The Haunting of Lemp Mansion

Lemp Mansion Inn and Restaurant–Jackson County, Saint Louis, Missouri

Photograph ©Rhonda Tucker

3322 DeMenil Place
Saint Louis, Missouri 63118
(314) 664-8024

The Lemp family’s reputation (and their money) started with Johann Adam Lemp; a self-made success in the beer brewing industry.

Johann Lemp, originally from Germany, immigrated to the states in 1838, settling in the city of Saint Louis, Missouri. A short time after his arrival, Johann opened up a merchant store, serving up homemade, lager beer which became very popular with the locals. Eventually, he turned his growing merchant business into Lemp’s Western Brewing Company, using nearby caves for the lagering process. Johann Lemp died in 1862, a wealthy man.

After Johann’s death, the family fortune and business was inherited by his son, William J. Lemp. William, having a business sense like his father, expanded the family business and successfully began distributing nationally.

In 1864, William Lemp began erecting new plants for his product and soon the empire grew over a range of five city blocks.

In 1868, William’s father-in-law, Jacob Feickert, built the Lemp Mansion with the assistance of the Lemp family fortune. The mansion was built very close to the Lemp brewery and in 1876, William Lemp bought the manor from his father-in-law. William then began tunneling through the lagering caves and connected the entire Lemp industry underground. In 1892, the brewery was incorporated as the William J. Lemp Brewing Company. Soon afterward, William’s daughter married Gustav Pabst, part of the Milwaukee brewing family; later to become the Anheuser and Busche Company thanks to the Lemp family.

The Lemp family tragedies began in 1901 when William’s oldest son, Fredrick Lemp, died of heart failure at the age of twenty-eight. After his sons death, William began to withdrawal and spent less and less time in public. A few years later in 1904, William’s best friend, Fredrick Pabst died, causing William’s mental health to further decline. On February 13, 1904, just one month later, William put a .38 caliber, Smith and Wesson to his head and ended his emotional torment.

In November 1904, William Lemp, Jr., took over the Lemp family business. William, Jr. and his wife, Lillian, then began spending the family fortune, sparing no expense on the good life and wasting most of the inheritance. At some point after that, William, Jr. was said to have given his wife $1,000.00 a day and telling her if she didn’t spend it she wouldn’t get anymore. Apparently he did this to keep her out of the home most of the time. With his wife out, William, Jr. Spent most of his time hosting elaborate parties down in the tunnels; hiring prostitutes, drinking beer and enjoying the pool and bowling alley with his friends.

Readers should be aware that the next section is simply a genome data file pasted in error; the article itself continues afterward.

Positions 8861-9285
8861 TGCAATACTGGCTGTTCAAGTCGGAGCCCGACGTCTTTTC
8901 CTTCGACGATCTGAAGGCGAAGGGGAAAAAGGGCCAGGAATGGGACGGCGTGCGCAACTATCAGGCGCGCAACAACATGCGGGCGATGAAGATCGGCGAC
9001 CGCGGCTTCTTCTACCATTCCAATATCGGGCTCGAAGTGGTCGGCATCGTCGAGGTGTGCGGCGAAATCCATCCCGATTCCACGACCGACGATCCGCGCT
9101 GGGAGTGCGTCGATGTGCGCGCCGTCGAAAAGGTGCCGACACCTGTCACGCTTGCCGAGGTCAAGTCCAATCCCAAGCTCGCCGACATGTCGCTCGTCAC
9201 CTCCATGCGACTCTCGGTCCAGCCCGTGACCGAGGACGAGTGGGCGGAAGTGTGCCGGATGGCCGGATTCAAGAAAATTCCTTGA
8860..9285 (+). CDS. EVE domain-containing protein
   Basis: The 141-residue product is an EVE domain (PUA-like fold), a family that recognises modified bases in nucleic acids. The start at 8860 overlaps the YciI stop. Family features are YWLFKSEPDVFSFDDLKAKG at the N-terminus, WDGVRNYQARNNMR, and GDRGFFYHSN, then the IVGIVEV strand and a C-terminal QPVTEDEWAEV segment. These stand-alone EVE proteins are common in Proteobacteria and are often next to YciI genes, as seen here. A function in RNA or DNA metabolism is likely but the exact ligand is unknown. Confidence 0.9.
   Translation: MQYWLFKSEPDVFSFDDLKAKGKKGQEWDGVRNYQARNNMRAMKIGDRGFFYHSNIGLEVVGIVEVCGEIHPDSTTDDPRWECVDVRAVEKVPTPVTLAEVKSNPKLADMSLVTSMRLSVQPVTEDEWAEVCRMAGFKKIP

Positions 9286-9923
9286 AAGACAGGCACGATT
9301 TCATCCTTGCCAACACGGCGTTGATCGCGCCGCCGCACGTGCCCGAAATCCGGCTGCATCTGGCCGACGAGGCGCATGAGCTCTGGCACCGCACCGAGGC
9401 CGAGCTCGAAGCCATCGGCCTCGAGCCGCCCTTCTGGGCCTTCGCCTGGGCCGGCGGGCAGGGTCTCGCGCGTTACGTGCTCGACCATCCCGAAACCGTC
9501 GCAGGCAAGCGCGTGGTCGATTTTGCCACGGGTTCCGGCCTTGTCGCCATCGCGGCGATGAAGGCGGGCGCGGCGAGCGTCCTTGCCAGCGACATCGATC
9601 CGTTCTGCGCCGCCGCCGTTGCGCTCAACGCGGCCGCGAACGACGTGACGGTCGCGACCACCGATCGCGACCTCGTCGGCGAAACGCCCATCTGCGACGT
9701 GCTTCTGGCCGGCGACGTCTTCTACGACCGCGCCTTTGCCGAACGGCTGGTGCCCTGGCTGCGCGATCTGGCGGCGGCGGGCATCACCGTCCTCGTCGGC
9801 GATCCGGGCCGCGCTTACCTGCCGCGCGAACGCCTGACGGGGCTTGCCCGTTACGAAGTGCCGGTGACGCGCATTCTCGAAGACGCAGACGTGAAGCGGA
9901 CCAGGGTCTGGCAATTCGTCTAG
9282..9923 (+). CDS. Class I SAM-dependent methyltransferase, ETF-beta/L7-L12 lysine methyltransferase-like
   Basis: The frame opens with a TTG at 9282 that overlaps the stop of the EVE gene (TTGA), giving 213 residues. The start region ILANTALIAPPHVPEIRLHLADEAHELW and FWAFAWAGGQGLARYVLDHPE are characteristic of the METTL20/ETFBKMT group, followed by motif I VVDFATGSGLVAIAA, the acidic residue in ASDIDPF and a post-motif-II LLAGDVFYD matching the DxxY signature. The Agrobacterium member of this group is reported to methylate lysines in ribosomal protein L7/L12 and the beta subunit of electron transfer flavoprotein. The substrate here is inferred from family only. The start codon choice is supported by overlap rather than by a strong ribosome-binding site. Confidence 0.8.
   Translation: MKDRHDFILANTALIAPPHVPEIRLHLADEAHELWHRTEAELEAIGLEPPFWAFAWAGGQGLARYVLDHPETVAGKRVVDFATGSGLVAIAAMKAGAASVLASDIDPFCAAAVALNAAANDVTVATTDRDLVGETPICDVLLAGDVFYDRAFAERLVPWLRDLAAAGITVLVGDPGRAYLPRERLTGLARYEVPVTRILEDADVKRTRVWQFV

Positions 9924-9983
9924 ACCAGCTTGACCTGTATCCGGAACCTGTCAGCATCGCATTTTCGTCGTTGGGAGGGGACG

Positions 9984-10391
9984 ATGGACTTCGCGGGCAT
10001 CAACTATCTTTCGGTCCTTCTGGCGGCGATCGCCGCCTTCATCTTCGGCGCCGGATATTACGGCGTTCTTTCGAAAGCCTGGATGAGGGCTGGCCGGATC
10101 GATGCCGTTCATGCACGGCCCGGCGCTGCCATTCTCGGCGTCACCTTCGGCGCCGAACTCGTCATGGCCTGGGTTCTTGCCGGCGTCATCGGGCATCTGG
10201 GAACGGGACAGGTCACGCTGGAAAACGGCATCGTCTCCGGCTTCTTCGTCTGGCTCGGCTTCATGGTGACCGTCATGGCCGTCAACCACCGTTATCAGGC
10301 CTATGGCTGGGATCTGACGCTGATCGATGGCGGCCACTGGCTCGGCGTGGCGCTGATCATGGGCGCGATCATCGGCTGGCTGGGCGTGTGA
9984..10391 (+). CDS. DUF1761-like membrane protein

Quite eccentric herself, Lillian was known as the “Lavender Lady” because of her love for the color. Lillian is said to have worn lavender clothing, hats and jewelry all the time. She even went as far as to have her carriage horses dyed that color!

Soon, after many parties and prostitutes, William’s irresponsible behavior caught up to him; he was said to have fathered an illegitimate child with another woman. This child was said to have been born with Downs Syndrome and was an embarrassment to the family. The child was cruelly nicknamed “The Monkey-Faced Boy” and was locked in the attic of the Lemp Mansion his entire life.

In 1909, William Lemp filed for divorce. In this day and age it would’ve been the other way around but unfortunately women had no rights in the early nineteen-hundreds.

The Lemp divorce proceedings was the biggest scandal to hit St. Louis at that time and it drew in crowds who were shocked an awed by the tales of atheism, wild parties and drama. During the proceedings, Lillian almost lost custody of her son, William Lemp III, due to a photograph that was taken of her holding a cigarette! Then, during the last day of the proceedings, Lillian Lemp shocked everyone by walking into the courtroom wearing nothing but black.

In 1906, several breweries in Saint Louis formed into one and gave the Lemp Brewery a run for its money. It was also during this year that William’s mother died of cancer.

In 1911, despite the ever declining finances being brought in by the Lemp Brewery, William decided to remodel the family mansion. Slowly William’s business began to deteriorate, financially, as well as, physically. By the end of the first World War, the Lemp Brewery was barley staying afloat.

Around this same time, William built himself a country retreat on the Meramec River and began spending more and more of his time there. Then in 1915, William remarried to widowed, Ellie Limberg, daughter of another brewer, Casper Koehler.

In 1919, with the prohibition laws passed in the US, Will closed the doors to the Lemp brewery. The plant workers were given no notice or the close until they showed up in the morning and found the doors locked.